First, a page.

In a scientific online snap poll from YouGov, Clinton won a relatively narrow victory, with 47 percent of registered voters who watched the debate saying she did a better job, 42 percent saying Donald Trump did, and 12 percent saying it was a tie.
Undecided voters favored Clinton by a 3-point margin, the pollsters said, with female viewers saying by a 12-point margin that Clinton won and men saying by a 3-point margin that Trump won.
A majority of debate-watchers polled by YouGov said that Clinton was better-prepared, more knowledgeable and more presidential, while Trump won top marks only for being more negative and for interrupting more often.
Clinton scored a bigger win in a snap poll from CNN/ORC, which recontacted people who said in a past poll that they planned to watch the debate. Fifty-seven percent of the debate-watchers polled said that Clinton won, while 34 percent favored Trump.
Clinton’s advantage was in part due to the fact that those tuning into the debate are more likely to be Democrats than the nation as a whole, as CNN’s Jake Tapper noted.
Both snap polls, in fact, suggest that few minds were changed by the debate. The share of those polled by CNN who thought Clinton won is nearly identical to the 58 percent of viewers who said before the event that they supported her.
YouGov, similarly, found their respondents planning to vote for Clinton by a 48-42 margin, neatly mirroring the divide on who won the debate.
The significant difference between the two surveys exemplifies why post-debate snap polls aren’t a reliable way to measure the sentiment of the full electorate. As The Huffington Post wrote after the first presidential debate:
The results of snap polls like CNN’s are a step up from focus groups and online “reader polls,” in that they’re making an effort to be representative of the audience that watched the debate, rather than merely recording the opinions of whomever happens to be around to talk on TV or click on a button. Still, there are plenty of reasons to take them with a grain of salt. First, the universe of people watching the debate isn’t the same as the universe of people who will vote in the election. ... Second, it takes time to reach survey respondents. Polls that rush into the field will, by necessity, make some tradeoffs to do so, such as pre-screening for people who planned to watch the debate and are willing to answer questions afterward. And third, to the extent that debates matter ― which they often don’t ― their impact depends in large part on how they’re covered after the fact.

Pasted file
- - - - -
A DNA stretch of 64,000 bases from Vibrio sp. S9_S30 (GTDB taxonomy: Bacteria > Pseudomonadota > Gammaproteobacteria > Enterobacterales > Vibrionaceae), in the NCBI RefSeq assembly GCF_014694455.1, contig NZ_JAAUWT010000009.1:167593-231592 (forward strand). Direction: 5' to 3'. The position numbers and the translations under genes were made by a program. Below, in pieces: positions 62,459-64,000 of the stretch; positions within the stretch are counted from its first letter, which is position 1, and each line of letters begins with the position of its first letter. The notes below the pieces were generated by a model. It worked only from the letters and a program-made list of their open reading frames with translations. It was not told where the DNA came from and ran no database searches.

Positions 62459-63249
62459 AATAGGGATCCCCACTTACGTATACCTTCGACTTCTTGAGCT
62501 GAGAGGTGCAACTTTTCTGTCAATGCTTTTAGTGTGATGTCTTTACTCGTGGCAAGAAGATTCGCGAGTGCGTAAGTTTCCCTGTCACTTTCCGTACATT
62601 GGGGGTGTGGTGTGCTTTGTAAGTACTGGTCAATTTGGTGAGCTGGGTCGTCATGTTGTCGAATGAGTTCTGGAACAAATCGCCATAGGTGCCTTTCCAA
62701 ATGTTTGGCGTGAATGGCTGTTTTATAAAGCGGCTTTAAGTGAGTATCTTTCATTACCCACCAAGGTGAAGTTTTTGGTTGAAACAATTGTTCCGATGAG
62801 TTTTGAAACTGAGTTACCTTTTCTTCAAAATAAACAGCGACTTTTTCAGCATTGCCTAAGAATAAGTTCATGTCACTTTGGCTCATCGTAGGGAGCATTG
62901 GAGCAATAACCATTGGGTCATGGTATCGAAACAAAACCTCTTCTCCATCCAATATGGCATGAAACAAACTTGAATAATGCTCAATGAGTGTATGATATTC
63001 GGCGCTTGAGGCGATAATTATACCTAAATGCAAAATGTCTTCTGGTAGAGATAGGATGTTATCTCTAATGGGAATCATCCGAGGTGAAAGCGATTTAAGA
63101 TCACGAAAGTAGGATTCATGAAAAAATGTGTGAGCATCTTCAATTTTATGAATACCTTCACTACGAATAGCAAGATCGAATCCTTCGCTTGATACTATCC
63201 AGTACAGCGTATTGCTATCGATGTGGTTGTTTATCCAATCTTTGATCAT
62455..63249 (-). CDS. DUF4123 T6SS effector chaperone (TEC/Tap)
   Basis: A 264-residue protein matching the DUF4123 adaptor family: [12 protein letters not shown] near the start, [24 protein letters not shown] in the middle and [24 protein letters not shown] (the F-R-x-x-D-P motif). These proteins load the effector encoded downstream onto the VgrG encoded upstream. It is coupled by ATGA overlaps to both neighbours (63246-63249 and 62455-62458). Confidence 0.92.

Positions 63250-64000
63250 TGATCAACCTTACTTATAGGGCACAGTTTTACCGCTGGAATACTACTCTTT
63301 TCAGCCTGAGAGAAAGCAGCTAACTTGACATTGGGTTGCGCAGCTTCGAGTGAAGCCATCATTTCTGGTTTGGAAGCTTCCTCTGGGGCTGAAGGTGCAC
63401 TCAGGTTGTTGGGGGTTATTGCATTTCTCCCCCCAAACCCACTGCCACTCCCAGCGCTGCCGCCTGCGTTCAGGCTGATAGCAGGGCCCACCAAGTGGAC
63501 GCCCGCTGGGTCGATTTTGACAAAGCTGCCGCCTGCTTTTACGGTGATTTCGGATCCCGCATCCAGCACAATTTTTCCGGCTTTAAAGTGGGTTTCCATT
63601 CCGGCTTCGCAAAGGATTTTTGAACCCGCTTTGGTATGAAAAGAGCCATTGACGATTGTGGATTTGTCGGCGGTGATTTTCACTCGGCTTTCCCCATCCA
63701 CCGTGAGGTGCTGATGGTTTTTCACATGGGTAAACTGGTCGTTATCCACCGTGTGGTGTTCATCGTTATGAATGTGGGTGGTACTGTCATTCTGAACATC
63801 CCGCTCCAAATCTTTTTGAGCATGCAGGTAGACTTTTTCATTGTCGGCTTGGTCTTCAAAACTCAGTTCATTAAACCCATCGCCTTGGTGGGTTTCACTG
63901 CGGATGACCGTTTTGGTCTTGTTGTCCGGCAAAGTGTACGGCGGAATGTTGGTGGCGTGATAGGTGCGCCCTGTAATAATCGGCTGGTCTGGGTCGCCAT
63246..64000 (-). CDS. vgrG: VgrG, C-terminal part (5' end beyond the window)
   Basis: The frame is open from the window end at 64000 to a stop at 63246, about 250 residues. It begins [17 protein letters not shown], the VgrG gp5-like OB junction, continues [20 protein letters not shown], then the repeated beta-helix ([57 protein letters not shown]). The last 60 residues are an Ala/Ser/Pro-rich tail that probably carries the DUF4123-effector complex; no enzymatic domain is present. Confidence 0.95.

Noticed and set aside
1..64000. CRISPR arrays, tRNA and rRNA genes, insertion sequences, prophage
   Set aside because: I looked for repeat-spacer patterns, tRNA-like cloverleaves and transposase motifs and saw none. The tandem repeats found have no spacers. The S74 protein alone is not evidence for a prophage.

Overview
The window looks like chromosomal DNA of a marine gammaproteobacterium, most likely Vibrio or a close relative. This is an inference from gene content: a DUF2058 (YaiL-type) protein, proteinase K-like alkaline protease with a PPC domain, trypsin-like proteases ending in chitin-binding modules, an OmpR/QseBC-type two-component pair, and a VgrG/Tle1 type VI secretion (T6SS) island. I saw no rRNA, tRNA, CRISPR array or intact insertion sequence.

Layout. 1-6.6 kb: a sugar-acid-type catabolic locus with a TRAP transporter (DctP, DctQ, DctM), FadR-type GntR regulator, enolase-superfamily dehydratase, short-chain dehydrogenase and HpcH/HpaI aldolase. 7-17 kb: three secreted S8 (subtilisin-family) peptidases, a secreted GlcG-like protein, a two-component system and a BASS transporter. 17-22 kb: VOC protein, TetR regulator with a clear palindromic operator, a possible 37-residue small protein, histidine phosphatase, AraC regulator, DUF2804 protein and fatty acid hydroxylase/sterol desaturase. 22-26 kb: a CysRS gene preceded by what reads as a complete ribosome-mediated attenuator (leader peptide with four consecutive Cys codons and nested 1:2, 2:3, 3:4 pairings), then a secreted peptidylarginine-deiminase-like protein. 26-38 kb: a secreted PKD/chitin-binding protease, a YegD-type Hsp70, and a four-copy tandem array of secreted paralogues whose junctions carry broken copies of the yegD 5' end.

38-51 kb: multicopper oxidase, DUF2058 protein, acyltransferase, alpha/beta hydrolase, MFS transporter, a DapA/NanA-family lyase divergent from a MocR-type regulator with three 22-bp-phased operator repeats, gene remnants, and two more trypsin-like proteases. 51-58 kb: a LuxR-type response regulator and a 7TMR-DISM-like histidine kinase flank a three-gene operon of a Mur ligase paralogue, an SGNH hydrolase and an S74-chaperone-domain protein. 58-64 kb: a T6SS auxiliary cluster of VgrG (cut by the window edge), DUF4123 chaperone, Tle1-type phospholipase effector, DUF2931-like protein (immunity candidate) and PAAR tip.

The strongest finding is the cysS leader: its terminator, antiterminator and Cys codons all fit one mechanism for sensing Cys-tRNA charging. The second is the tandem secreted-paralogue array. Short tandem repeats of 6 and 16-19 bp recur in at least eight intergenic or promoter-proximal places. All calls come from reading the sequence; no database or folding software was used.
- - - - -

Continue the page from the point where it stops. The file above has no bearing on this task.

Polls taken next week will provide a better reflection on how much this debate, as well as Friday’s release of a tape that caught Trump making derogatory comments about women, changed voters’ minds.
But Trump, who lagged Clinton in the polls by 6 points before the latest damaging news cycles and had a less than 14 percent chance of winning per HuffPost’s presidential forecast, needed an exceptionally good night if he hoped to regain ground. The earliest results suggest that’s very unlikely to be the case.
YouGov used an online panel to interview 812 registered voters who watched the debate. CNN recontacted 537 voters, using live interviewers to reach both landlines and cell phones.